Managing to schedule a tee time that coincides with good weather is a miracle in itself, so the chances that you’ll be able to perform to the best of your Jack Nicklaus-channelling ability in the face of that spectacularly sunny weather are set to be even slimmer. But not to worry, because that’s where the best sunglasses for golf come in.
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After our quick pick? No time to faff around in the pro shop (although we know you will anyway)? Go for the Oakley Half Jacket 2.0 XL (opens in new tab), our best golf sunglasses all round. They offer the big-ticket attraction of golf-specific sunglasses – that is, much higher clarity and contrast courtesy of polarised lenses – in conjunction with lightweight comfort and the option for interchangeable lenses.
A wide, curved lens style like this is great for ensuring that every inch of your peripheral vision is covered and no sneaky glare will derail your game, but wraparound styles and single-lens sunglasses like the Dirty Dog Edge (opens in new tab)can get a little steamy on hot days. Consider something like the Tifosi Optics Camrock (opens in new tab) frame, with its in-lens vents, which allows for better airflow close to the face.
For their double whammy of clarity and comfort, these half jacket golf sunglasses by Oakley are our top pick for sunny days on the course. The polarised lenses help to emphasise the contrast on the green and nix any distracting glare while you’re lining up for a shot, and the option for interchangeable lenses makes these a great versatile option for all weathers. Meanwhile, the O Matter frame remains outrageously light and comfortable over the course of the day, and looks pretty good while doing it, making these our best all round.
Two Oakley frames on the trot? You’d better believe it. There’s a reason sports sunglasses have a go-to in this established brand, and it’s epitomised in the Flak 2.0 Prizm. Phrases like “patented High Definition Optics” and “Prizm technology” might just sound like marketing chatter, but expert testers attest that in these lenses, they make for unparalleled clarity and contrast, and really come into their own in changing light conditions. At just 24g, they feel pretty light on the face too.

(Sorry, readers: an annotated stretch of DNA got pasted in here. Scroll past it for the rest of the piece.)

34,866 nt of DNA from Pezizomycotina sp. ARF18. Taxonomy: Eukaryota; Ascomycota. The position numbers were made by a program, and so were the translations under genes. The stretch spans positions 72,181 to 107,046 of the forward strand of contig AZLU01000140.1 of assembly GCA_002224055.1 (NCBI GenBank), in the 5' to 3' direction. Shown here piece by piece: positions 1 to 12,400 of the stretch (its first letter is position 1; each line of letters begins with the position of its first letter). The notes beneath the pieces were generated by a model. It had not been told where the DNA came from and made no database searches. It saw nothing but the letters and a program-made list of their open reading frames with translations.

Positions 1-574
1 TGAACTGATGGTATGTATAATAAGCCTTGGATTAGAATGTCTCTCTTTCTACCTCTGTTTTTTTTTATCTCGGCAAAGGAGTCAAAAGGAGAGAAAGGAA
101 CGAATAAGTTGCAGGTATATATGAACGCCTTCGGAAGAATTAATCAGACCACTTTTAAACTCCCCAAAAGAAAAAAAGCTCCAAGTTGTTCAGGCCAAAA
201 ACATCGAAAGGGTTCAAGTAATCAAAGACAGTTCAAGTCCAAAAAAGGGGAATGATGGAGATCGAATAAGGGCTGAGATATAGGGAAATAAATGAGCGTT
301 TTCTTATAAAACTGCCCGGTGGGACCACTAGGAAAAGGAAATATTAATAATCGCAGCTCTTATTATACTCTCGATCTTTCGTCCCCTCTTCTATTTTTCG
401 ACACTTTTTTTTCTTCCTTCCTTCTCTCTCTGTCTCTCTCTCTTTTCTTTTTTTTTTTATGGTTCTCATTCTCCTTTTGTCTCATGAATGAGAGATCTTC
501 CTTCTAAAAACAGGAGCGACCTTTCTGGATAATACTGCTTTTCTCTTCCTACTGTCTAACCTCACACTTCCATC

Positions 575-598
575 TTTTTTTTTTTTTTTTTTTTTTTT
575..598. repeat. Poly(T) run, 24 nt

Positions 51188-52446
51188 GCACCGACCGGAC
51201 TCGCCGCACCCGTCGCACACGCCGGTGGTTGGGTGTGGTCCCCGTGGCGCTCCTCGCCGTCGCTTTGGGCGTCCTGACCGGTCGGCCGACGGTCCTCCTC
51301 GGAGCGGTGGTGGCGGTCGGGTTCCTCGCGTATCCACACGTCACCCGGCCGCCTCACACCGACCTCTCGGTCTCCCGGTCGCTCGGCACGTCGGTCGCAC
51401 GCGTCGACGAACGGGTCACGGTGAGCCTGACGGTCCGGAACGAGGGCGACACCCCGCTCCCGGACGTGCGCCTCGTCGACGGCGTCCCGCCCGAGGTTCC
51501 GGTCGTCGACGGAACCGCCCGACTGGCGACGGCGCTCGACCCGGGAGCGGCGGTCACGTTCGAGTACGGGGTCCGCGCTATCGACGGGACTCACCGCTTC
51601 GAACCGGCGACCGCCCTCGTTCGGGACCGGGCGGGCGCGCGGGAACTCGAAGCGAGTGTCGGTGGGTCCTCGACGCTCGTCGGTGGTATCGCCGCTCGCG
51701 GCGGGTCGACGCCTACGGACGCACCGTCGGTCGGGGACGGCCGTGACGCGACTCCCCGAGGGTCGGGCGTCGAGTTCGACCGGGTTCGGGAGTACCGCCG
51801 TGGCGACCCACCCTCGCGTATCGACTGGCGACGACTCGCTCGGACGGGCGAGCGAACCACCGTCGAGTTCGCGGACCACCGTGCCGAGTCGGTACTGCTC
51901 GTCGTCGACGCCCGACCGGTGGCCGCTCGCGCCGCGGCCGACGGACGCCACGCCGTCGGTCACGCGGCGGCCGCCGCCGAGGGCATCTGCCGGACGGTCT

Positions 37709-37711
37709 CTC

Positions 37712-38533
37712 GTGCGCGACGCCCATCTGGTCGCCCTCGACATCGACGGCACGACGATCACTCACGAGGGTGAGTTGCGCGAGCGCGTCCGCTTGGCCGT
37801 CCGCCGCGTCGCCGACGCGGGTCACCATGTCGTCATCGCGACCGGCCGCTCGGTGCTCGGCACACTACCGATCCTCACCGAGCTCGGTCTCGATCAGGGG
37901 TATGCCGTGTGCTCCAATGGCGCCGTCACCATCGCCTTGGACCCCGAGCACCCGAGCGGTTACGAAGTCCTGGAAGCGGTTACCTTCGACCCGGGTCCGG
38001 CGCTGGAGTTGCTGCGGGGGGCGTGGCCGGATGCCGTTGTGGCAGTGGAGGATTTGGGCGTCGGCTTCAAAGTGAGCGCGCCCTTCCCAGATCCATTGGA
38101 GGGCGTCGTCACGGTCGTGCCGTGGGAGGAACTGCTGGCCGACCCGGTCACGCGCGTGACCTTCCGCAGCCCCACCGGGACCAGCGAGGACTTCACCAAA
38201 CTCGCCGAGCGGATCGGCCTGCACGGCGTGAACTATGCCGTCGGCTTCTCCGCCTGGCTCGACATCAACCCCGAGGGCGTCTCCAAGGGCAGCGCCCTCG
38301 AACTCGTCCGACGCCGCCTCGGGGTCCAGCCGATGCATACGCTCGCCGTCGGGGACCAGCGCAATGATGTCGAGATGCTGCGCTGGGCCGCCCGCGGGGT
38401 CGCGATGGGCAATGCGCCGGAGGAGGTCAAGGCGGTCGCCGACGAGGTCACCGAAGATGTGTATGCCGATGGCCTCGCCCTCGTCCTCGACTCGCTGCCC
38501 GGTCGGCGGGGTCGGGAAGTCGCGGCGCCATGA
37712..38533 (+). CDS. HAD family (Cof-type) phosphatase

Such a gnarly name hardly seems befitting of golf, but rave reviews show that these sunnies aren’t to be sniffed at. The blue-tinted lenses of these sport sunglasses are designed to block out the brightest of light, making them especially useful for midday tee-offs and days when there’s not a single cloud in the sky. They’re also engineered to stay put no matter what Happy Gilmore-style shenanigans you might pull, with non-slip tips and durable scratch-resistant lenses.
This Bloc Titan pair is pretty pared-back, as specialist sports sunglasses go, with a sleek black frame and curved half-frame lenses that are engineered to sit sensibly on the face. In fact, for those half questioning whether they need golf sunglasses at all, these sub-£40 frames are arguably the perfect option: lightweight so as not to be felt, with interchangeable lenses for different weathers, and an adjustable nose piece to see off that pinching discomfort that might throw you off your game, all for a great, justifiable price.
Not everyone likes a full-on wraparound lens. If you’re one of those, why not try these Tifosi Optics sunglasses on for size? Reviewers with more generously sized heads found that these fit a treat, and the fact that the lenses themselves are a little narrower than the average offerings also helps to keep them from steaming up, although we suspect the vented design facilitated by a small corner window in either lens might have something to do with that too. These are also the closest thing to non-sport sunglasses on our list while still providing the functionality, making them a very versatile pair.